Programming framework supporting the rapid application development of highly-interactive, collaborative applications
AuthorAlbrecht, Conan Carl
AdvisorNunamaker, Jay F.
MetadataShow full item record
PublisherThe University of Arizona.
RightsCopyright © is held by the author. Digital access to this material is made possible by the University Libraries, University of Arizona. Further transmission, reproduction or presentation (such as public display or performance) of protected items is prohibited except with permission of the author.
AbstractBusiness team collaboration in the future will increasingly take place in an environment where everything is potentially distributed. Traditional group support systems have been LAN-based and have not ported easily to distributed, Internet-based products. Rather, distributed group support systems require new architectures if they are to support the same type of real-time, high-collaboration environments that traditional systems have. This dissertation describes the development of a server architecture and programming model to support the rapid application development of real-time, distributed, and collaborative applications. Since the efficiency, robustness, and scalability of these applications are handled by the server, complex applications can be developed in very short production cycles. Background literature presented in the dissertation includes a taxonomy of distributed networking and data sharing methods, models of dialog independence, and messaging methods. Many different prototype and real systems are presented, analyzed, and compared with the Collaborative Server in this dissertation. The Systems Development methodology is applied to this research domain. A prototype system-the “Collaborative Server”-is developed, including a unique data persistence and replication scheme based upon a central Property object. Properties are created in hierarchical trees to form the “scaffolding” for collaborative applications. Each Property governs a single value, or datum, and controls the access, replication, security, viewing, locking, and persistence of its value. Properties are layered with predefined or custom child indices. A new systems development methodology, based upon the Waterfall method but tailored for the Collaborative Server, is presented. The efficiency and effectiveness of this methodology is analyzed using a simulated example and two case studies. The research contribution of this dissertation is the Collaborative Server. The basis of this server is the Property concept, including the methodology changes it effects, the efficiencies and application stability it produces, and the specialized messaging system it allows. Required programmer knowledge is significantly reduced when applications are built upon the Collaborative Server. In addition, the presented examples and case studies show significant decreases in code size and in time-to-market for their respective applications.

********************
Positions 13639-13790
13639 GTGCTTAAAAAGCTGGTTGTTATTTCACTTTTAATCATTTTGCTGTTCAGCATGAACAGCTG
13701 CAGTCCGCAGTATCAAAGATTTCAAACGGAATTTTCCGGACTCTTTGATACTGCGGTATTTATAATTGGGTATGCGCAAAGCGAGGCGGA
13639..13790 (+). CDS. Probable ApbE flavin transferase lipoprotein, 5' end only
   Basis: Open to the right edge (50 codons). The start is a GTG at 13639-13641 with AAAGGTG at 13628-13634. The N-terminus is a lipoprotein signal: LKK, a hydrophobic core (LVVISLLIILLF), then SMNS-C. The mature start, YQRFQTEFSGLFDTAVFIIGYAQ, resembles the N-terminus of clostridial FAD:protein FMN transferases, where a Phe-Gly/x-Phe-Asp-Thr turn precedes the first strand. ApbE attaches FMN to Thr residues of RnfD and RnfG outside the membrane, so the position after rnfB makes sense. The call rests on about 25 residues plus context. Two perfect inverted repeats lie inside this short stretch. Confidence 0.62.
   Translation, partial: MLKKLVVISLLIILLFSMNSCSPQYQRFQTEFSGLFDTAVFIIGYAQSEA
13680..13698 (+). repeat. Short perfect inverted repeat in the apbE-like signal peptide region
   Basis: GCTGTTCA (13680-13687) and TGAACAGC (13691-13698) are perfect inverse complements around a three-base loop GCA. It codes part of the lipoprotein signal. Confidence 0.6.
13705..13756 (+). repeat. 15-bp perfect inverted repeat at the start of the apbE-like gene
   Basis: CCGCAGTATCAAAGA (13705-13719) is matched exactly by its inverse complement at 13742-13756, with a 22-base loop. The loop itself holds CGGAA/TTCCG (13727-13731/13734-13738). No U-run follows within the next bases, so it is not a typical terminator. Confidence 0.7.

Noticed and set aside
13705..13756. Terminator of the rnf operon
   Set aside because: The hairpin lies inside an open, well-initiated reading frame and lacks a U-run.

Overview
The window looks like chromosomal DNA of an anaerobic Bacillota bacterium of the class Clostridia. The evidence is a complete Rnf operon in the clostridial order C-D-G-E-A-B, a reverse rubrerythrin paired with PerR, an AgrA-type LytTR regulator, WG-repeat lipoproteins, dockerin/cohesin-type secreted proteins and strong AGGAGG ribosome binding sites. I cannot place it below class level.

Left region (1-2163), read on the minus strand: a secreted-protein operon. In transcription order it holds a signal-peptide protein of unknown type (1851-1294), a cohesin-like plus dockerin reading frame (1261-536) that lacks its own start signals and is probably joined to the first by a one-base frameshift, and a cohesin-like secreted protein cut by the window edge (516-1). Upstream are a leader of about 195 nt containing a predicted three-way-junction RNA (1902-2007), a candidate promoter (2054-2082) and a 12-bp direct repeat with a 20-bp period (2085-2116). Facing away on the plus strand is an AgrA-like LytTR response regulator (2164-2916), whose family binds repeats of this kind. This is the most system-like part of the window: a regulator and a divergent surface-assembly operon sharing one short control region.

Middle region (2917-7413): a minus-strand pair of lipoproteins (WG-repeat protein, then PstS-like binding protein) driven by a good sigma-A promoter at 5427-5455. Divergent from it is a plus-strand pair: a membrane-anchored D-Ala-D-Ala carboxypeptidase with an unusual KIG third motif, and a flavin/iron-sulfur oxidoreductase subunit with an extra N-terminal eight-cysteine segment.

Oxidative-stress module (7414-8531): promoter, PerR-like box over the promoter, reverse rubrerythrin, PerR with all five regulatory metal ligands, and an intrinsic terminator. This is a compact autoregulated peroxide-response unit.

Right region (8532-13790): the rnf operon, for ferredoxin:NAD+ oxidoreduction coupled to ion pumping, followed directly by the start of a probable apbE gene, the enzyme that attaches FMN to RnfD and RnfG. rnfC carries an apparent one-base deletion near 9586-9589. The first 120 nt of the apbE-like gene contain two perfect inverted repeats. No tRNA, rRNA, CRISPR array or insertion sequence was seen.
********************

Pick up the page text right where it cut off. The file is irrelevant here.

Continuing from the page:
Degree ProgramGraduate College